How to Conquer Your Terror of Screwing Up a Freelance Writing Gig

Carol Tice

If there is one single reason that this blog exists, it’s this: Freelance writers are scared.

Of making mistakes. Of doing or saying the wrong thing to an editor.

Afraid that maybe, you don’t have what it takes.

Worried about failing…but also about succeeding.

Like one writer who recently commented in Freelance Writers Den

I am terrified that I will get a job only to discover that I can’t complete the research or (horrors) discover I can’t write.

Or this comment I got on a recent guest post I wrote:

As a newbie, my self confidence is fairly low. So I’m a lil bit reluctant to send [a letter of introduction] to possible clients and maybe even afraid not to be experienced/good enough to fullfill the client’s needs.

Do you have any advice how I can increase my self confidence and overcome fears of rejection?

As a matter of fact, I do. There are only a few basic ways of overcoming these fears:

Build yourself up

Ask yourself: Where is this insecurity coming from?

If you’ve got negative tapes playing in your head, it’s time to replace them.

If it’s because you’re not writing regularly — which I have to suspect is the case with the “I’ll discover I can’t write” comment…you need to start. The more you write, the more confident you will be.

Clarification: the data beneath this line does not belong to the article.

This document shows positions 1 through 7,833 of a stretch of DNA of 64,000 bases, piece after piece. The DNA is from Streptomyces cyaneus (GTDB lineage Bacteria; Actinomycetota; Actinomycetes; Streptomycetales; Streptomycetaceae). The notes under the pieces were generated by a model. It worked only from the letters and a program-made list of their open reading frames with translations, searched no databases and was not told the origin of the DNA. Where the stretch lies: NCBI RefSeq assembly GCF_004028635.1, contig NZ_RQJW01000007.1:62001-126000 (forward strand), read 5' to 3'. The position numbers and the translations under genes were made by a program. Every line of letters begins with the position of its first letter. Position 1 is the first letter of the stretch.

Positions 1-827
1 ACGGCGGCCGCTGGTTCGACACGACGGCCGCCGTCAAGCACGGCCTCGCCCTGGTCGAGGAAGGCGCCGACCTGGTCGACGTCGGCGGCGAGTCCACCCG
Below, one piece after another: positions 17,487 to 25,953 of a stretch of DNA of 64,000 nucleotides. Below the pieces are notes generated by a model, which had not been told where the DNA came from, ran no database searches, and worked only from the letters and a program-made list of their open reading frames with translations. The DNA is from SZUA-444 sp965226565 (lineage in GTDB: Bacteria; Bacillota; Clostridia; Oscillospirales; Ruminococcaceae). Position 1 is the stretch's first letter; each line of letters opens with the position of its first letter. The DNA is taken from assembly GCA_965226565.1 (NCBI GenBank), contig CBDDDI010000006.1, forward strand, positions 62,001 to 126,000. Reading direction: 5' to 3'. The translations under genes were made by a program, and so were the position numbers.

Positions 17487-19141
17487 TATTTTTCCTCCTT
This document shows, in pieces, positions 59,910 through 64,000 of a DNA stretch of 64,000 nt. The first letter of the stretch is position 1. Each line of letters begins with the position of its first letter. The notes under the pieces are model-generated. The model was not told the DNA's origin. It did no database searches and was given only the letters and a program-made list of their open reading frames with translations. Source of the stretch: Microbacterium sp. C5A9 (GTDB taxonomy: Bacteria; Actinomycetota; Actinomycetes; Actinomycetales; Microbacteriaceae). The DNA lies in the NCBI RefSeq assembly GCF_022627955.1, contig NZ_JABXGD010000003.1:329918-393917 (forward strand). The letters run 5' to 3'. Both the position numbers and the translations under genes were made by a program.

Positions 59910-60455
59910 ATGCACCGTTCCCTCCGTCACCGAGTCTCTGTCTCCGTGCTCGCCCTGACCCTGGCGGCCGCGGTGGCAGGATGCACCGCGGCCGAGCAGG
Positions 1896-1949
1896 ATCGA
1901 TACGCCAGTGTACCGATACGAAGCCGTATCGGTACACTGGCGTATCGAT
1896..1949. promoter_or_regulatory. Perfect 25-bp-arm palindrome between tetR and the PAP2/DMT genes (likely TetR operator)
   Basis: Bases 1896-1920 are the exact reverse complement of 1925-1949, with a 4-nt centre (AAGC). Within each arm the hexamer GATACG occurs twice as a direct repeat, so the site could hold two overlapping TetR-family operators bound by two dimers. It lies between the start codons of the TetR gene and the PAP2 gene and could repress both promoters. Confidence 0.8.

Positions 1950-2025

If you work on your writing, you’re willing to market yourself, and you’re committed to improving as you go, there is no reason you can’t do this.

So start telling people, “I am a freelance writer.” The more you say it, the more confident you will feel about doing it. It’s a sort of magical thing that happens to our brains when we hear things spoken aloud.

Do you really think you can’t use the Internet to find sources? I bet not.

If you really thought you couldn’t write, you wouldn’t be here. You wouldn’t even try this.

These are probably irrational fears.

Just recognizing that may help you to de-stress and start moving forward.

Live the fear

Are you afraid people will laugh at your writing (and not because it’s a humor piece)?

Then arrange to make it happen. Have a friend read your work aloud and then ridicule it.

You will realize this is unlikely to happen in real life. And if it did, you would survive it.

Break it down

Maybe you are scared because in fact you are overreaching for where you’re at currently in your writing career. So aim a little lower.

See if that local business you patronize, where you’re chatty with the owner, would let you rewrite their website for a free sample.

Or if that local library newsletter would let you do a quick author Q&A.

Start with people who are likely to say yes.

Build a little portfolio, and you will start to build your confidence.

Slowly, you’ll start to feel like you’ve got some ground under your feet, and taking steps forward won’t feel so scary.

Know that I still pass on gigs where I feel like I don’t know how to execute it. We all do. It’s no crime to say “That gig isn’t for me.”

This applies to marketing, too. If you’re terrified to make cold calls or do in-person networking — then don’t!

Do the types of marketing that are in your comfort zone to start, and gradually expand that zone.

Face it